Deerfield Beach, Florida is on the Atlantic Coast between West Palm Beach and Fort Lauderdale. Its population is 80,312.
It is the northernmost city along the Broward County coast, reaching to the Palm Beach County line.
The Hillsboro Canal, also known as Canal G-08, forms the boundary between Deerfield Beach and Boca Raton.
Native Americans, including the Tequesta, first settled along the banks of the Hillsboro River, a ghost river that no longer exists in its original form.
This is a different river than the Hillsborough River in the Tampa area.
What the rivers have in common is they were both named for Wills Hill, also known as the the Earl of Hillsborough.
He served as British Secretary of State for the Colonies from 1768 to 1772.
The river was a small winding stream that drained the land, including the Everglades, east into what is now the lagoon behind the Atlantic barrier island.
The first settlers began to show up in the area in the late 1870s. Within a few years some houses were built along the river and people began to engage in farming west of the area.
This community was first known as Hillsboro.
The settlers reported seeing large numbers of deer in the area. This was a clue as to what their town would be named.
The Florida East Coast Railway was extended from Palm Beach south to Deerfield in 1896, and this opened a route for agricultural products to be shipped out of the area.
The river was all but swallowed up by the dredging of what is now the Hillsboro Canal that extends from Lake Okeechobee to the Intracoastal Waterway.
The dredging was begun in 1911 and completed in 1914. The new canal drained land west of Deerfield, opening up much new farmland.
Beans, peppers, and tomatoes were farmed. Deerfield tomatoes were well known throughout the state for their high quality.
The Town of Deerfield was incorporated in 1925 when the population was 1,300.
The name was changed to Deerfield Beach in 1939 for tourism promotion reasons.
The town remained largely an agricultural community until the end of World War Two.
This is when it began to attract tourists to their beautiful beaches.
The business district of Deerfield Beach was traditionally around the intersection of US-1 and Hillsboro Boulevard.
As the town expanded, much of the commercial activity moved west to the areas around I-95 and the Florida Turnpike.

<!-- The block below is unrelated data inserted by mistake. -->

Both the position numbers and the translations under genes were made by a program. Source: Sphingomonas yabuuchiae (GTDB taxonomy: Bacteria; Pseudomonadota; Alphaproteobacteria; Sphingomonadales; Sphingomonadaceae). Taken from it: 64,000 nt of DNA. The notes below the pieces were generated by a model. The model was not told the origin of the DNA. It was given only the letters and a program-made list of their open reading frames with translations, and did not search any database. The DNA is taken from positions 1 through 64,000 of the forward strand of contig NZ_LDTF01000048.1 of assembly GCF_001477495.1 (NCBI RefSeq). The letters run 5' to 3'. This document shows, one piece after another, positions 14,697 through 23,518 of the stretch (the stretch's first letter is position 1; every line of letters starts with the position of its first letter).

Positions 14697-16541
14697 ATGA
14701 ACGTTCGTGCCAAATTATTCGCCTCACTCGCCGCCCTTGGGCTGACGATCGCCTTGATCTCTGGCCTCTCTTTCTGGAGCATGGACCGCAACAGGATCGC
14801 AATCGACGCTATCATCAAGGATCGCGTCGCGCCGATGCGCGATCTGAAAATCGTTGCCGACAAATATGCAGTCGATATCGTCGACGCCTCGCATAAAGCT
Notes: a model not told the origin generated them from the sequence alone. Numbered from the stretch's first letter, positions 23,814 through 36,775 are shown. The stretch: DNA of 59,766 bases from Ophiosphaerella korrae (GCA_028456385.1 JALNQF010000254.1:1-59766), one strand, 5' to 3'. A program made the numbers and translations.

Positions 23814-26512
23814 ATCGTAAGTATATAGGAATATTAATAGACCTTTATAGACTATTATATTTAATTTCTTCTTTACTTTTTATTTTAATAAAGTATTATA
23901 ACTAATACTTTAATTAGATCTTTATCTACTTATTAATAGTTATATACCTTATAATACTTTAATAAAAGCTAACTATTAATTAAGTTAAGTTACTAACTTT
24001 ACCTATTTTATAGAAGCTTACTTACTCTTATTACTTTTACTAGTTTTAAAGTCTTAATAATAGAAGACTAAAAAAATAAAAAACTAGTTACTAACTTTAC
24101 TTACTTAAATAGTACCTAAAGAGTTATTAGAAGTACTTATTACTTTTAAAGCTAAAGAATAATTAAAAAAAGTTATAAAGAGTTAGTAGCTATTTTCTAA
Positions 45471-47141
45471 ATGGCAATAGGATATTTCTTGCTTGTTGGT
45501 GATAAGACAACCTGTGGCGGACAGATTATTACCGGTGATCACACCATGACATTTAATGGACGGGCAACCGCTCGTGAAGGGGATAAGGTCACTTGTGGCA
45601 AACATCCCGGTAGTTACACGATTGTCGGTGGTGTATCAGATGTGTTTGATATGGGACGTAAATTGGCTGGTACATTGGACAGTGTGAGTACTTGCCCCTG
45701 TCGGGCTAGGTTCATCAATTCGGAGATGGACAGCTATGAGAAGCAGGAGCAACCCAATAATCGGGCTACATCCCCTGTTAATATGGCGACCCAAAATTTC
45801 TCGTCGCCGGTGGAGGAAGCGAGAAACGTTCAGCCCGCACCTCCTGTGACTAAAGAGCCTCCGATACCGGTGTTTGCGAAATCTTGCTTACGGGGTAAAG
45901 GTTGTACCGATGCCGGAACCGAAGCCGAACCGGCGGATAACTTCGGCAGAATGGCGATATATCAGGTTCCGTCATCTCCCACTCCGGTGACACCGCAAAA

The area near the beach also has a lot of hotels, restaurants, bars and tourist related businesses.
Deerfield Beach has access from the north and south by State Road A1A, US-1, I-95, and the Florida Turnpike.
The eastern part of the city fronts on the Intracoastal Waterway across from a one mile stretch of beach along State Road A1A that is also within the city limits.
The white sand beach of Deerfield Beach is very popular. There is a long pier extending out into the ocean.
Unusual in Florida, there are some patches of beach that are rocky. The rocks were put in place years ago to slow down beach erosion.
The paved boardwalk is a favorite strolling place that parallels the ocean for a full mile.
There are a number of hotels, bars, and restaurants along the way, and plenty of parking lots with meters.
For those who walk on the beach, sandy feet can be washed off with a number of showers along the way. There are also public restrooms for beach lovers.
An unusual feature for this part of highly populated Florida is Deerfield Island Park. It is a natural undeveloped 53 acre island accessible only by water.
When you see the development surrounding it, you will considered it a miracle it is not covered by waterfront mega mansions.
It fronts on the Intracoastal Waterway at Hillsboro Boulevard and the along the water course of the discharge end of the Hillsboro Canal.
The park features a boat dock, butterfly garden, marina, nature trail, picnic area, shelter and room rentals, and boat rentals.
You can visit the park via a free shuttle boat that runs from the mainland every hour from 10am to 3 pm on Friday, Saturday, and Sunday.
Note: October 7, 2021: the park is temporarily closed.